The sting of the past 36-48 hours still has not subsided. I was invested in the Cruz effort in various ways, but as I stood in the crowd in Indianapolis’s historic Union Station to hear Ted’s gracious farewell speech, I knew this was not an ordinary political defeat. Far from it, in fact.
It would be one thing if Cruz had merely conceded to someone else of firm conservative first principles, like a Marco Rubio. But, of course, it was not just that.
It would be one thing if Cruz had merely conceded to a milquetoast establishmentarian, like a Jeb Bush or a John Kasich. But, of course, it was not just that.
It would be one thing if Cruz had merely conceded to a more heterodox conservative—someone who bucks traditional conservatism on a core issue or two, or even three. But, of course, it was not just that.
It would be one thing if Cruz had merely conceded to a lifelong Democrat who had a genuine mid-life change of course, a la Ronald Reagan. But, of course, it was not that.
It would be one thing if Cruz had merely conceded to an aberrational one-off marketing genius—someone whose penchant for late-night tweets and cleverly simplistic sloganeering could account for his triumph. But, of course, it was not just that.
Though toughest to swallow, it would still be one thing if Cruz’s defeat were nothing more than the Party of Lincoln choosing a brief dalliance with the “alt-right” over traditional conservatism. But, of course, it was not just that.
It has taken me a little while to realize why it stings so much, but I have come to a conclusion. It stings so much because Donald J. Trump is a very, very bad man. He is a demagogue in the truest sense—one who seeks to undermine existing civic institutions in order to aggrandize power for himself, all via the means of appealing to the demos’ basest fears and latent prejudices. He literally launches his campaign with a tirade against “Mexican rapists.” He accuses Megyn Kelly of menstruating on national television. He openly mocks disabled people on national television. He serially lies to the American people about the math (or lack thereof) behind his “plan” to pay off the national debt (no, Donald, it cannot be done just by fixing our trade deficits—which is itself a ridiculous talking point, by the way, insofar as it is necessarily mercantilist and not post-Adam Smith/David Ricardo capitalist—with Mexico and China). His strongman vow to build the wall (a policy I have long supported) and make Mexico pay for it is utterly belied by his duplicitous support for “touchback” amnesty, and by the fact that he personally helped bankroll the 2013 Gang of Eight amnesty effort. He summons the worst of the far Left’s Michael Moore/Code Pink nutters and peddles “Bush lied and people died” garbage. He summons the ghosts of the fascists of the past and brags about how he’d jam war crime orders down the throats of honorable military officers. He and his henchmen fabricate abhorrent lies to the National Enquirer about Cruz’s past, all while he himself openly brags on the Howard Stern Show how avoiding venereal disease for decades was his “personal Vietnam.” And on the very day he clinched the Republican presidential nomination, he outdid Alex Jones and the Infowars freak show by claiming that Ted Cruz’s father was involved in the JFK assassination.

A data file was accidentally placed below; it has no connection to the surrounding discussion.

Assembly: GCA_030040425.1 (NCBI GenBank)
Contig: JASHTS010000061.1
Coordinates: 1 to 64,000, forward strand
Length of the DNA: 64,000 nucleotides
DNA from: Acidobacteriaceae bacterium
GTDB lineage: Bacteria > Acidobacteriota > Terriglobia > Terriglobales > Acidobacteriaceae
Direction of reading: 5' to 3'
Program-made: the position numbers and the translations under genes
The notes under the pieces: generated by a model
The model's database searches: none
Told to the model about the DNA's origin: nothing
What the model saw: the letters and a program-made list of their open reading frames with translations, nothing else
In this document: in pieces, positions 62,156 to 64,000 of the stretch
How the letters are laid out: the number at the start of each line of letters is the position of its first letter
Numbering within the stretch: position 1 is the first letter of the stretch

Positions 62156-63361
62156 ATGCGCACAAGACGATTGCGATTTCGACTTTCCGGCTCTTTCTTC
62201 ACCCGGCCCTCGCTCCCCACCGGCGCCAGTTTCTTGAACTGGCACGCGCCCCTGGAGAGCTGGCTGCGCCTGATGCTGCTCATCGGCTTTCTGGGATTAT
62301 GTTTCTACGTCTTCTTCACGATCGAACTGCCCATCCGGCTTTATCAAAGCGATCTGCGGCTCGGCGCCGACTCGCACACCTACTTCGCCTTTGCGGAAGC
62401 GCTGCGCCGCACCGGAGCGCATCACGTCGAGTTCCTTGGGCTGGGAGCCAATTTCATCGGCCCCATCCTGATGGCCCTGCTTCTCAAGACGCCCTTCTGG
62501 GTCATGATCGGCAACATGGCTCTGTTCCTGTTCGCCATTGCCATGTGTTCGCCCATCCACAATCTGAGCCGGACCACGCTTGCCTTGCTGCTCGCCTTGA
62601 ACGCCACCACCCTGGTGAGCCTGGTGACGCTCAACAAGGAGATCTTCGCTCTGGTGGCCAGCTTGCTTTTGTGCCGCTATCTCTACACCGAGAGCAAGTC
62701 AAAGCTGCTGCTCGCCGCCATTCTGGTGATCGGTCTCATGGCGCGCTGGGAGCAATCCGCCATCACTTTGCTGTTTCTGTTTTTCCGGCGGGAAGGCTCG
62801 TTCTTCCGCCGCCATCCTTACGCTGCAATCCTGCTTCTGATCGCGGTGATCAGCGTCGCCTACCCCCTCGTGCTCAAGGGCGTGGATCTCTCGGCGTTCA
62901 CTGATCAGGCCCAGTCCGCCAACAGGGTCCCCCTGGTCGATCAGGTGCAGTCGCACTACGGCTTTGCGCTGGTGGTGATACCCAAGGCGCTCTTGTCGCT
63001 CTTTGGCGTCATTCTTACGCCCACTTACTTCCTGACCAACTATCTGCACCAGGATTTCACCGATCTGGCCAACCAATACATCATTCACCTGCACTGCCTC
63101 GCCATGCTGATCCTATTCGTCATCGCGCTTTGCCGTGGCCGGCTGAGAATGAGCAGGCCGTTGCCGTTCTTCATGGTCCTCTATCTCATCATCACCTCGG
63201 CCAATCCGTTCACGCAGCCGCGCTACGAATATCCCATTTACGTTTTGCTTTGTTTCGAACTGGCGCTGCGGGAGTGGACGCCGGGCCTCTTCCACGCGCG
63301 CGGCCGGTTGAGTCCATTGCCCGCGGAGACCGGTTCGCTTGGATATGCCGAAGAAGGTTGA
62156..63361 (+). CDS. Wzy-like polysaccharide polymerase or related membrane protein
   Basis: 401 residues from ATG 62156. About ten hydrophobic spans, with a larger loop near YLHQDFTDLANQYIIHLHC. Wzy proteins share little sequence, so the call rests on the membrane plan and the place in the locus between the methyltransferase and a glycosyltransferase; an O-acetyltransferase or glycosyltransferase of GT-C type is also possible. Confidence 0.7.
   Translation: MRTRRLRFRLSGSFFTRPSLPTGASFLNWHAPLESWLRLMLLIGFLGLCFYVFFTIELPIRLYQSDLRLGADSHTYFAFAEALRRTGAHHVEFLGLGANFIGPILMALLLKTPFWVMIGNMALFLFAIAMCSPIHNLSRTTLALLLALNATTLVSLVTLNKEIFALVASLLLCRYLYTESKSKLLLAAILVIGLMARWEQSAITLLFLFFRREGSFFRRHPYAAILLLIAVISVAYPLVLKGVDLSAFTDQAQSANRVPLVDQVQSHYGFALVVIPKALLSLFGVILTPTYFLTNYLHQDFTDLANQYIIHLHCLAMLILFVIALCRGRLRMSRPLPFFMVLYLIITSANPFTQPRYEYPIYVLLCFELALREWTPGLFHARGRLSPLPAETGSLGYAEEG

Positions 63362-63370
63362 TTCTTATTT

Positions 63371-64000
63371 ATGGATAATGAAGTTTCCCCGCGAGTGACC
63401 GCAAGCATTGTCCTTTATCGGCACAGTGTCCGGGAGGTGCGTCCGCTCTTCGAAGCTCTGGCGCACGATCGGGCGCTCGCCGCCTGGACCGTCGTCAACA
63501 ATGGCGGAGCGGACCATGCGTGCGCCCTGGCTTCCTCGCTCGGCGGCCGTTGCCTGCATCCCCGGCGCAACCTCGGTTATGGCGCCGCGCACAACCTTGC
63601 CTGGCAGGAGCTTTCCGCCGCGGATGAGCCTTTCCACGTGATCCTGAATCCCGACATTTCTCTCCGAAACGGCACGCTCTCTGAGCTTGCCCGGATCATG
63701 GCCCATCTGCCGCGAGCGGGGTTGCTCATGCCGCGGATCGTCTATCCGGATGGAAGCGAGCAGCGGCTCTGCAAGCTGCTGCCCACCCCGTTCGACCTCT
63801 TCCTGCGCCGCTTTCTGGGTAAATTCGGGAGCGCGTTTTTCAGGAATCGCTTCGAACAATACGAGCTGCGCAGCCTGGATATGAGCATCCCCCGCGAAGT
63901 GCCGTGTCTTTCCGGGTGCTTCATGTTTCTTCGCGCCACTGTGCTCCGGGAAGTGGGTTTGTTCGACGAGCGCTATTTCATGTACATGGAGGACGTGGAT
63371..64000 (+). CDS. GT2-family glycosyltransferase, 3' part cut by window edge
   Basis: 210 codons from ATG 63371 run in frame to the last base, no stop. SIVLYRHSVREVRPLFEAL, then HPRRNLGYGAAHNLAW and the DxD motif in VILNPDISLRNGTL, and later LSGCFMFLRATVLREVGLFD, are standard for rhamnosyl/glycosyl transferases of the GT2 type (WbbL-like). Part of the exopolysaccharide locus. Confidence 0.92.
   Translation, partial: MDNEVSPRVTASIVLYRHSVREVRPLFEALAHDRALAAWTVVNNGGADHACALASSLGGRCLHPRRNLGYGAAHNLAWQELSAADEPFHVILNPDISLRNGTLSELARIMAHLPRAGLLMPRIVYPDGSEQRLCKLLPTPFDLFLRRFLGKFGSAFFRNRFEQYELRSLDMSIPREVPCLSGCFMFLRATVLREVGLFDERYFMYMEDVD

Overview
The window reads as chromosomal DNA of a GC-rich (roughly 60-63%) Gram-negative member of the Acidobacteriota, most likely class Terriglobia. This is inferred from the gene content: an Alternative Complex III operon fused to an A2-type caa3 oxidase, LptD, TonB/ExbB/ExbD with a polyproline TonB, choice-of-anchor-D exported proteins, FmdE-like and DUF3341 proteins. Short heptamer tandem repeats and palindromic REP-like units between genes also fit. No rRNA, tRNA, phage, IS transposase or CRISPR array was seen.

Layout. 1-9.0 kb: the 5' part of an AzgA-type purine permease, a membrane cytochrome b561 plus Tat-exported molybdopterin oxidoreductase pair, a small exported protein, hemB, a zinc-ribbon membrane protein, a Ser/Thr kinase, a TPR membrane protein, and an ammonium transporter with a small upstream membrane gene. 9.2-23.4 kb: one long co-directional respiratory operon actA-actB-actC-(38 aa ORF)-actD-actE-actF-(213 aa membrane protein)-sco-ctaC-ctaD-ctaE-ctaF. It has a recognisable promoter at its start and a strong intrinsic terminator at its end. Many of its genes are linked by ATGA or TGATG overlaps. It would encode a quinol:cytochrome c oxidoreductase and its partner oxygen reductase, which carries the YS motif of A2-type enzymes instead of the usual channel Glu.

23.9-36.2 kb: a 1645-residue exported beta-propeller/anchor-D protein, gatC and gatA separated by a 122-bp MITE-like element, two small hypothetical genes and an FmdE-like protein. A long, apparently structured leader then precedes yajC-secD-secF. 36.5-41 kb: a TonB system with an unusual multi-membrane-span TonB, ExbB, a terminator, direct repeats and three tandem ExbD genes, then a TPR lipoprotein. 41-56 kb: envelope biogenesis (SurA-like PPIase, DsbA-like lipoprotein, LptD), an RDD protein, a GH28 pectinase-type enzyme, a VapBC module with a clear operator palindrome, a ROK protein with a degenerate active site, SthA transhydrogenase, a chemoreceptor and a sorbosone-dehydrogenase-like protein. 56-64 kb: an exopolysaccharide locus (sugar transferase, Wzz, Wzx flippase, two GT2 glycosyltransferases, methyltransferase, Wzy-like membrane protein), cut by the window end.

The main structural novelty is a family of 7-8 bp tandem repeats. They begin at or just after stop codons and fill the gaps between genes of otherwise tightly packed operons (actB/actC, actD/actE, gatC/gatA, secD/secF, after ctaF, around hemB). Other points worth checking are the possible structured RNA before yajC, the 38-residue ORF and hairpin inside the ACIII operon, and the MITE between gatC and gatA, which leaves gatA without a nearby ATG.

Forget about his sundry lifelong Leftist political positions, or the fact that to this day, he is still a worse trade protectionist than anyone else on the economically illiterate far Left and dabbles in his support for single-payer socialized medicine. No, the reason it hurts this much is simpler: he is a morally repugnant buffoon and a very, very bad man.
I am judging accordingly Reince Priebus and the rest of the Republican establishment that so blindly falls in line behind him because he now has a “R” next to his name.
Not me. #NeverTrump.